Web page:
Genital herpes is one of the most common sexually transmitted diseases, affecting about 20% of American adults. While many people carry the herpes virus and never have symptoms, others experience painful genital sores. Here's how you can tell if you've contracted genital herpes.

Symptoms of Genital Herpes

The symptoms of genital herpes usually appear within 2 to 20 days of initial exposure to the herpes simplex 2 virus (a similar virus, the herpes simple 1 virus, is much more common, but usually only causes cold sores or oral herpes). The first outbreak is usually the worst, and may be very painful, though in some people the first outbreak is so mild that they mistake it for razor burn, pimples, bug bites, a yeast infection or jock itch. That's why most people who are infected with herpes aren't even aware that they've contracted the disease.

Typically, a herpes outbreak is very painful. At the beginning of the outbreak, the skin around your genitals and anus will become sensitive and inflamed. Blisters will appear, and burst open to become sores. The rash will be painful and may itch, burn or tingle, and it could extend past the genital area onto your thighs and buttocks.

A herpes outbreak is often accompanied by symptoms similar to those of the flu. You'll experience muscle aches and fever, headaches and swollen glands. If herpes sores occur in the urethra, you may experience a burning sensation upon urinating.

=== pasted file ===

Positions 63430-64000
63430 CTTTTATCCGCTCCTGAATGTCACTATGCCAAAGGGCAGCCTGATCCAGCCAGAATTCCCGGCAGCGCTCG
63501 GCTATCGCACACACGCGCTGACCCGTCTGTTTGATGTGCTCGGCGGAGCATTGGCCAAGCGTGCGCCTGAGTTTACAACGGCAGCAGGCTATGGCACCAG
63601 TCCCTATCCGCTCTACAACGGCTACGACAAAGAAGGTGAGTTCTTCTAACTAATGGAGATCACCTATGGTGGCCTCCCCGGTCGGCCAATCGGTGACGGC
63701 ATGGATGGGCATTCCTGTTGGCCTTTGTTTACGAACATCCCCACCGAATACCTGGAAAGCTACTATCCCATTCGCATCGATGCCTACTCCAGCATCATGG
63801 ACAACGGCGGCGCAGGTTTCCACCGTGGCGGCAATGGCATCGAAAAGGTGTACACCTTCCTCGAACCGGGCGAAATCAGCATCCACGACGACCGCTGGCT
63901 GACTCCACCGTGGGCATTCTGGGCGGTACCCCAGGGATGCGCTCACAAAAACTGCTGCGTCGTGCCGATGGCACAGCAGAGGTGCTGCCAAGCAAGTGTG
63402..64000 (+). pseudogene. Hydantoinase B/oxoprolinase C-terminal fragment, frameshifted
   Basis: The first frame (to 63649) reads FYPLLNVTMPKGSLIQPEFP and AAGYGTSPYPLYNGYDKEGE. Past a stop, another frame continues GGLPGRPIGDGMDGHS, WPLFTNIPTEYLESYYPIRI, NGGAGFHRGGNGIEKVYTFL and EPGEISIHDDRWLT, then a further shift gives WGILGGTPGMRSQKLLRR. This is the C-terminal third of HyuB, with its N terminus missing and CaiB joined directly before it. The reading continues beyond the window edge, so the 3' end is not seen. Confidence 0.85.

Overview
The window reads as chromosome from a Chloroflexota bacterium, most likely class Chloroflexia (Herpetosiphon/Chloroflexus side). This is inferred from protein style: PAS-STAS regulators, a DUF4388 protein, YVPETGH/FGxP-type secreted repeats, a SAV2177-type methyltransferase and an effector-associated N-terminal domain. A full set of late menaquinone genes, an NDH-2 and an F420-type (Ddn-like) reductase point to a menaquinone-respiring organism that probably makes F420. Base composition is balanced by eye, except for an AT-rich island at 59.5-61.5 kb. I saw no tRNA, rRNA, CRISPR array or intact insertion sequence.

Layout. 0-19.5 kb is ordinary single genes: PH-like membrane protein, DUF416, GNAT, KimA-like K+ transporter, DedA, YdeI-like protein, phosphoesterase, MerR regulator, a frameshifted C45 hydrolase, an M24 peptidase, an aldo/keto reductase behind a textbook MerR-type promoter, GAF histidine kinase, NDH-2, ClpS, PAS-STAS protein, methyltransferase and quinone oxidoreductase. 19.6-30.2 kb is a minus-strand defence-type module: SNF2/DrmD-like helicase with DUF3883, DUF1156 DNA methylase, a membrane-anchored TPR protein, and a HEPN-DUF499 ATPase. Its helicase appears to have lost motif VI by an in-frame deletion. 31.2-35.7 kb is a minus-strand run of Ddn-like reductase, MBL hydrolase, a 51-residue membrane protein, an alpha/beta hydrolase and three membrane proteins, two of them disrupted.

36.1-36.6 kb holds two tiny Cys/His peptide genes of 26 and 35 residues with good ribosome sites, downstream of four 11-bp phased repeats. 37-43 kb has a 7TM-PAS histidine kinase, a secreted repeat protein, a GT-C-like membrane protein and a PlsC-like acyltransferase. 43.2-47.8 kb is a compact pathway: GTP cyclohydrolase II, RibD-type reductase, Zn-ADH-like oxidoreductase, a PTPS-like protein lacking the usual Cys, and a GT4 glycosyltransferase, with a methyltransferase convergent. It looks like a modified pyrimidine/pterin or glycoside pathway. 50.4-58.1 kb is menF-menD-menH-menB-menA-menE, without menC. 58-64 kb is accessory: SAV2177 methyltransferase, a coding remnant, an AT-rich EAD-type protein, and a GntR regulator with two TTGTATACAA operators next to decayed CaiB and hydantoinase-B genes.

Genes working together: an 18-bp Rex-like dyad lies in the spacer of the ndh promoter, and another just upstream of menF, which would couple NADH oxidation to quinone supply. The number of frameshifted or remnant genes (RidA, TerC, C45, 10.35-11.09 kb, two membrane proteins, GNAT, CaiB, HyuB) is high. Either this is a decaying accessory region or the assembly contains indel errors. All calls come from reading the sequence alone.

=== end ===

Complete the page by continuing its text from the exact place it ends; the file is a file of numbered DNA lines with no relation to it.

Chronic Illness

There is no cure for genital herpes, since it's caused by a virus. If you contract genital herpes, you'll have it for the rest of your life. However, antiviral medications can help control your symptoms and lessen the frequency of your outbreaks. 

Usually, the first outbreak of genital herpes is the worst. Symptoms will eventually disappear, but they could come back from time to time throughout your life, especially during times of stress or illness. As time passes, outbreaks usually become less frequent and less severe. Some sufferers may experience only a few outbreaks during their entire lives.

Treating Herpes

There is no cure for herpes, but antiviral medication can control your symptoms. During an outbreak of genital herpes, keep the area clean and dry. Clean the area under a warm shower and allow it to air dry, or towel dry it gently. Wear loose fitting undergarments and refrain from using any topical creams or lotions not prescribed by your doctor, as these could make it worse.

Preventing the Spread of Herpes

If you have genital herpes, avoid all sexual contact during an outbreak, as this is when you're most contagious. Enjoy sexual contact only between outbreaks, and wear a condom or other latex barrier protection to avoid infecting your partner with  the virus, since you're still contagious in between outbreaks. While antiviral medications can cure herpes or stop you from spreading it, they can make it less likely that you'll spread herpes to your partner.